Yes, no, maybe: the ambiguous relationship between State-owned Enterprise and the State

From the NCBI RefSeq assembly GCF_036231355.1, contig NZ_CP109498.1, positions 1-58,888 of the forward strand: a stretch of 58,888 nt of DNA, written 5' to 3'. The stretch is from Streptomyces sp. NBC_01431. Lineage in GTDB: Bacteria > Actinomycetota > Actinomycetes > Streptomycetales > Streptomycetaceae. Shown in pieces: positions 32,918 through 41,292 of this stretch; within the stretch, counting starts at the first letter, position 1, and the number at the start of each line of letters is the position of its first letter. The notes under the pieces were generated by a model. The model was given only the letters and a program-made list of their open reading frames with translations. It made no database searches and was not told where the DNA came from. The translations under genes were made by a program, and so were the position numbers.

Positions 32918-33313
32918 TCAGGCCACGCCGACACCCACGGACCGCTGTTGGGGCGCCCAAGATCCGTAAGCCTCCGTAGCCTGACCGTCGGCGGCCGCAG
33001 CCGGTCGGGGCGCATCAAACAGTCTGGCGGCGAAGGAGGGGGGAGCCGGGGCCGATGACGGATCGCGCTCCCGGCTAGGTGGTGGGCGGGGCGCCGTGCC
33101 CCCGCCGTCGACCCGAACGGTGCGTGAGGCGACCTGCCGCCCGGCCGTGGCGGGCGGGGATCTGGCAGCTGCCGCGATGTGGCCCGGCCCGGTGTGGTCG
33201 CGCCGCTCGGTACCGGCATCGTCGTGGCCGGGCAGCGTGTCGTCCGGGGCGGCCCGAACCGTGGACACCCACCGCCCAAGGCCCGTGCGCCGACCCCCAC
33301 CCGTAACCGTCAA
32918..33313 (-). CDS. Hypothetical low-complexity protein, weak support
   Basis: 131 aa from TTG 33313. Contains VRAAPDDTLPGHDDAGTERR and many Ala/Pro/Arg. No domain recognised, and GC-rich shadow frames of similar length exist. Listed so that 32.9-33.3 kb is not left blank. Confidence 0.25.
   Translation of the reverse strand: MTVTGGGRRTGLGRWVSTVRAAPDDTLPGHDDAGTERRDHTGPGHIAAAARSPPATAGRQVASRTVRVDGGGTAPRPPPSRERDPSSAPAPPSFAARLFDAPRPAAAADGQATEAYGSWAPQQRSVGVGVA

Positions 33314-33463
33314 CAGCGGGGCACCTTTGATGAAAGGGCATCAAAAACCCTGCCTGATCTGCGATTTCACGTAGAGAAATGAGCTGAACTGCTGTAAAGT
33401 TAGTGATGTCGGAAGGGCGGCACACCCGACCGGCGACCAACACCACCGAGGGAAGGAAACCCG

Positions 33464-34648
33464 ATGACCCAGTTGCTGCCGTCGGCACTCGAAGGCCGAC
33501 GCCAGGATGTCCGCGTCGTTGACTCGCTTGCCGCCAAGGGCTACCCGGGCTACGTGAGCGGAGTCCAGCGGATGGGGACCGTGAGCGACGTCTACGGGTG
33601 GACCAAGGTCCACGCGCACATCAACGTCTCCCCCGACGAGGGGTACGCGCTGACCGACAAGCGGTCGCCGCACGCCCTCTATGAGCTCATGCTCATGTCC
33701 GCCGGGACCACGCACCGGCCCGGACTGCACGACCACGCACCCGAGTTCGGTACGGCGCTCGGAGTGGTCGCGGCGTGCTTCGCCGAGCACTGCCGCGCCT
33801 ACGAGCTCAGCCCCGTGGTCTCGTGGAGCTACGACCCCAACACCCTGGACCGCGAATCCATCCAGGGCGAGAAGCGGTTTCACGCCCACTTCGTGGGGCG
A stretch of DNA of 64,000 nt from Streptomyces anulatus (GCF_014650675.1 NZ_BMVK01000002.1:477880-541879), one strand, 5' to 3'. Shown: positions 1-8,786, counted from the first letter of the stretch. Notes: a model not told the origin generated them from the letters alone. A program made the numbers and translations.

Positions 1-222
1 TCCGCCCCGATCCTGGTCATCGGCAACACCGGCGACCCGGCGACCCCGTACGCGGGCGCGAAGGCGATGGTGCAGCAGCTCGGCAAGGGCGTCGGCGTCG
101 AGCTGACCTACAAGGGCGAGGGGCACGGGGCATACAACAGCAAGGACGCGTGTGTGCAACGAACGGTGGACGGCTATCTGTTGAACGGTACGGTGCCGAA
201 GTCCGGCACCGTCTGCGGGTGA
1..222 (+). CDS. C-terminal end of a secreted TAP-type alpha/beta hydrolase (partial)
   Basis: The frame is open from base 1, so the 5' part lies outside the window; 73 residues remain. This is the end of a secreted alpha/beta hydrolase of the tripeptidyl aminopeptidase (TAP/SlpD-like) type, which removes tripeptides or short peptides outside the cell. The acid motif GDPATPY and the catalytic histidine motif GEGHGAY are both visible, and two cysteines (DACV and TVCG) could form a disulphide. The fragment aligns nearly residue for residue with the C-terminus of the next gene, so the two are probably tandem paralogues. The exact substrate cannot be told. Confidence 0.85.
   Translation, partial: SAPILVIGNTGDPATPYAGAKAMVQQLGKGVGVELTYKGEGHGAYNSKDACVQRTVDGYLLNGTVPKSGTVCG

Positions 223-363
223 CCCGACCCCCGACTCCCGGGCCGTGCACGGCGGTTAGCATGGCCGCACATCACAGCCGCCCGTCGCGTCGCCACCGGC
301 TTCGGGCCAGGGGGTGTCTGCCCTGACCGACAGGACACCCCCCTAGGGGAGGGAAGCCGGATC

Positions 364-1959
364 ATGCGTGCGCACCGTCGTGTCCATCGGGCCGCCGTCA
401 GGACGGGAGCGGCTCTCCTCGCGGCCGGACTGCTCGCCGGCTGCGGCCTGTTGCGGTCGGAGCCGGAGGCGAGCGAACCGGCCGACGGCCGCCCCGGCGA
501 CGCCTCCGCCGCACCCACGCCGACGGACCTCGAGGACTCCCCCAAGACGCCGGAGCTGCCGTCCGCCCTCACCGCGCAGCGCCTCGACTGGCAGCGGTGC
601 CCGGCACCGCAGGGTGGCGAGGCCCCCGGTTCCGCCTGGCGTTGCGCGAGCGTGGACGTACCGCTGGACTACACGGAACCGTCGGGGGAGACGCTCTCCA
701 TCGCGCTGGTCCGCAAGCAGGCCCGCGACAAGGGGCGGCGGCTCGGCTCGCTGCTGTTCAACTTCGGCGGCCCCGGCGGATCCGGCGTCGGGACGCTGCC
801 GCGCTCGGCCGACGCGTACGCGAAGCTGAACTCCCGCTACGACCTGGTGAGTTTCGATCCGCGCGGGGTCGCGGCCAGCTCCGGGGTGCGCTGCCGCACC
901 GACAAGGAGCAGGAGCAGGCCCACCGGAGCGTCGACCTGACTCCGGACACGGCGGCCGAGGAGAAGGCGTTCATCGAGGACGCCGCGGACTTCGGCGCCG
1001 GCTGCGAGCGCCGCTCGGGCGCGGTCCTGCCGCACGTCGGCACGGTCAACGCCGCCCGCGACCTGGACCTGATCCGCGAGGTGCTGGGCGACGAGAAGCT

Liberalization and the introduction of sector-specific regulators has caused the position of State-owned enterprises (SOEs) of network industries to change not only within national economies, but also vis-a-vis their respective States. In response, many SOEs are pursuing ambiguous strategies, simultaneously seeking autonomy and State protection. In turn, States, particularly in their roles as owners and regulators, have to rethink their relationships with SOEs. In French, German, and Swiss cases, both States and SOEs have motives to simultaneously maintain a close ('yes') and a distant ('no') relationship with one another. SOEs favour a close relationship to secure subsidization for the provision of public services, reduce financial risks, and build trust within collaboration. However, a distant relationship is more suitable for entrepreneurial autonomy and getting rid of the universal service obligation. From the State's perspective, a close relationship is desirable to ensure the stable provision of universal services, control politically and strategically important sectors and critical infrastructures, implement policy objectives, meet geopolitical objectives, and receive dividends as return on investment. A distant relationship is required to avoid bearing risk and to ensure freedom in regulating the public sector.